Monday, February 14, 2011
My lovers suffocate me,
Crowding my lips, thick in the pores of my skin,
Jostling me through streets and public halls, coming naked to me at night,
Crying by day, Ahoy! from the rocks of the river, swinging and
chirping over my head,
Calling my name from flower-beds, vines, tangled underbrush,
Lighting on every moment of my life,
Bussing my body with soft balsamic busses,
Noiselessly passing handfuls out of their hearts and giving them to be mine.
"Song of Myself," Walt Whitman
[Chicago Avenue at Winchester Street]
Sunday, February 13, 2011
Life is an overwhelming problem for an animal free of instinct. The individual has to protect himself from the world, and he can do this only as any other animal would: by narrowing down the world, shutting off experience, developing an obliviousness both to the terrors of the world and to his own anxieties. Otherwise he would be crippled for action. We cannot repeat too often the great lesson of Freudian psychology: that repression is normal self-protection and creative self-restriction—in a real sense man's natural substitute for instinct... The artist also takes in the world but instead of being oppressed by it he reworks it in his own personality and recreates it in the work of art... We might say that both the neurotic and the artist bite off more than they can chew, but the artist spews it back out again and chews it over in an objectified way, as an external, active, work project... The neurotic's frustration as a failed artist can't be remedied by anything but an objective creative work of his own... There is no doubt that creative work is itself done under a compulsion often indistinguishable from a purely clinical obsession. In this sense, what we call a creative gift is merely the social license to be obsessed.
"The Denial of Death," Ernest Becker
[West of Damen Avenue, south of Thomas Street]
Saturday, February 12, 2011
Friday, February 11, 2011
Monday, February 7, 2011
"There, unheard by the millions who ride the waves above and sleep, and sleep and dream, night after night after night, loving and well beloved, guarding and well guarded, beats the great city's troubled heart."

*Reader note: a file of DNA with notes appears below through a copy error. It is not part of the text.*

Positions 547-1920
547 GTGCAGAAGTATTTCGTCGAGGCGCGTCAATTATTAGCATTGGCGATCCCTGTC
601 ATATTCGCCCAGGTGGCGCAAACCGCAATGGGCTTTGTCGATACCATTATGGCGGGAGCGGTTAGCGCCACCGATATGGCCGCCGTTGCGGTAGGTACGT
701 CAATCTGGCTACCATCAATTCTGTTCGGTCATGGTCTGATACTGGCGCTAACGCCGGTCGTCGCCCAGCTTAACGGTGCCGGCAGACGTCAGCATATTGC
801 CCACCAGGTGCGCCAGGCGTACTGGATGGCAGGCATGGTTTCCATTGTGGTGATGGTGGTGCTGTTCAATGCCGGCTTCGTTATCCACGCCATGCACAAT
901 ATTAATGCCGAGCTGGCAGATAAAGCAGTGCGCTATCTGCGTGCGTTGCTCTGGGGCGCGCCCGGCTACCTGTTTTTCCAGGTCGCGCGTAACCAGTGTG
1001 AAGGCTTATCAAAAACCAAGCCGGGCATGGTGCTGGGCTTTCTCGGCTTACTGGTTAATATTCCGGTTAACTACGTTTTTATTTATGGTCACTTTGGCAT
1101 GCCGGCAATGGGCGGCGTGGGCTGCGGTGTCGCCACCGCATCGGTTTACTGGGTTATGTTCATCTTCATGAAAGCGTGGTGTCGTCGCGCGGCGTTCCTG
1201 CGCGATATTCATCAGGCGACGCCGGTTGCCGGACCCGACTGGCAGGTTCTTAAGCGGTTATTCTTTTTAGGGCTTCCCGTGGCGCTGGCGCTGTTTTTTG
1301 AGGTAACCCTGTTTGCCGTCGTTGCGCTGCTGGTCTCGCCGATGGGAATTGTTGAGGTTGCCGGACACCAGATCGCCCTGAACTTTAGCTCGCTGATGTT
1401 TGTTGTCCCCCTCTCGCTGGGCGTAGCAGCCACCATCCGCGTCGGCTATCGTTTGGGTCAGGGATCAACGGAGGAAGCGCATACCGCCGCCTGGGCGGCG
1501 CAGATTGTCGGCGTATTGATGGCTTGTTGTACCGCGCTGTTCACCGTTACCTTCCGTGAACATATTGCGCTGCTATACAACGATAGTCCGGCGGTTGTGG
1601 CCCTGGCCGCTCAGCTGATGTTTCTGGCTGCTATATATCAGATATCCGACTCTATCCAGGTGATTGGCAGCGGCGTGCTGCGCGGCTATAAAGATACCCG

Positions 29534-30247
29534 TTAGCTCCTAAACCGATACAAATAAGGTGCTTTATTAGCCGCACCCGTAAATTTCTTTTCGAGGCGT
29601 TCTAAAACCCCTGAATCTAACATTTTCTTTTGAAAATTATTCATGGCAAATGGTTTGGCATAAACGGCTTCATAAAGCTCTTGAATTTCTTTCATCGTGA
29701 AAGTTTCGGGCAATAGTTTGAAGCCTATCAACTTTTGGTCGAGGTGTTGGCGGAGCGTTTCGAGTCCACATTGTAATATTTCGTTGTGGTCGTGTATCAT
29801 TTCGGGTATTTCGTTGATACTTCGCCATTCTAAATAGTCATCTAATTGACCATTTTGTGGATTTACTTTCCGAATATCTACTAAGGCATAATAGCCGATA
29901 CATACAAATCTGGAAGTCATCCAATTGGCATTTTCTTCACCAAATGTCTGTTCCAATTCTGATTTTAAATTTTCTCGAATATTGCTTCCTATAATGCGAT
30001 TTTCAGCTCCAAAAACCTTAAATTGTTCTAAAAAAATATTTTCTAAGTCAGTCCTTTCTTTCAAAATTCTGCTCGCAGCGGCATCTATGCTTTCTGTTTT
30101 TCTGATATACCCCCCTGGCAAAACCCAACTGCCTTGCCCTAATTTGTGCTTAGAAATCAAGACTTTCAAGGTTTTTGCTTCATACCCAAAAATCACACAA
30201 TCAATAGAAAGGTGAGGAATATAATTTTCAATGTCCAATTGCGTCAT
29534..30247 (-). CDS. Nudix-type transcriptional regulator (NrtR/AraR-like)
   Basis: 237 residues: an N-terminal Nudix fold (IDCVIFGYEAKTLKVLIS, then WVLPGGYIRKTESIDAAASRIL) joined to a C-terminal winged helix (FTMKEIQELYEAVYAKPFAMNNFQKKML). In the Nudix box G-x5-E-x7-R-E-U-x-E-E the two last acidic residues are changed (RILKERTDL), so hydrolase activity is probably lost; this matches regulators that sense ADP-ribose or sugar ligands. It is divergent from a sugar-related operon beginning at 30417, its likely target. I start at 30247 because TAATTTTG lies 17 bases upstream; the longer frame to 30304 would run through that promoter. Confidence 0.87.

"City on the Make," Nelson Algren
[Chicago Avenue and Damen Avenue]
Saturday, February 5, 2011
Friday, February 4, 2011
Here was the fog. It's not difficult to drive in the fog. Just don't lose sight of the white line in the middle of the road; move over only when you see another car coming toward you. In a relationship between a man and a woman, there's also a white line, which at a certain moment divides into two: these two move parallel to each other for awhile and then converge, only to diverge suddenly until finally they disappear. The fog remains.
~ Michelangelo Antonioni
[Chicago Avenue west of Wolcott]
Thursday, February 3, 2011
Wednesday, February 2, 2011
For wearing the soul out in dull dull size
O’Hare is the worst, it is a fitting gate
to come into Chicago, if your feet
still drag their heavy selves and if your eyes
survive the miles of Stygian blue. Be wise,
lovers of light, lovers, and sedate
humanists, race of Erasmus, to evade
this labyrinth upon your winged ways;
our number is grown few and our endurance
these days frayed; though we are sweet and bland
by disposition, we are known to kill
or die of grief meeting the imbecile.
And through these corridors they pipe a canned
music that is neither song nor dance.
"O’Hare Airport," Paul Goodman
[Chicago Avenue and Damen Avenue]
Tuesday, February 1, 2011
A sky of midnight blue. A moon of Christmas snow. Long ago. Now rust and rain had run the colors, sun had flaked the midnight snow. Nothing remained but a ruined moon in a sky that had fallen through.
"A Walk On The Wild Side," Nelson Algren
[Chicago Avenue at Damen Avenue]
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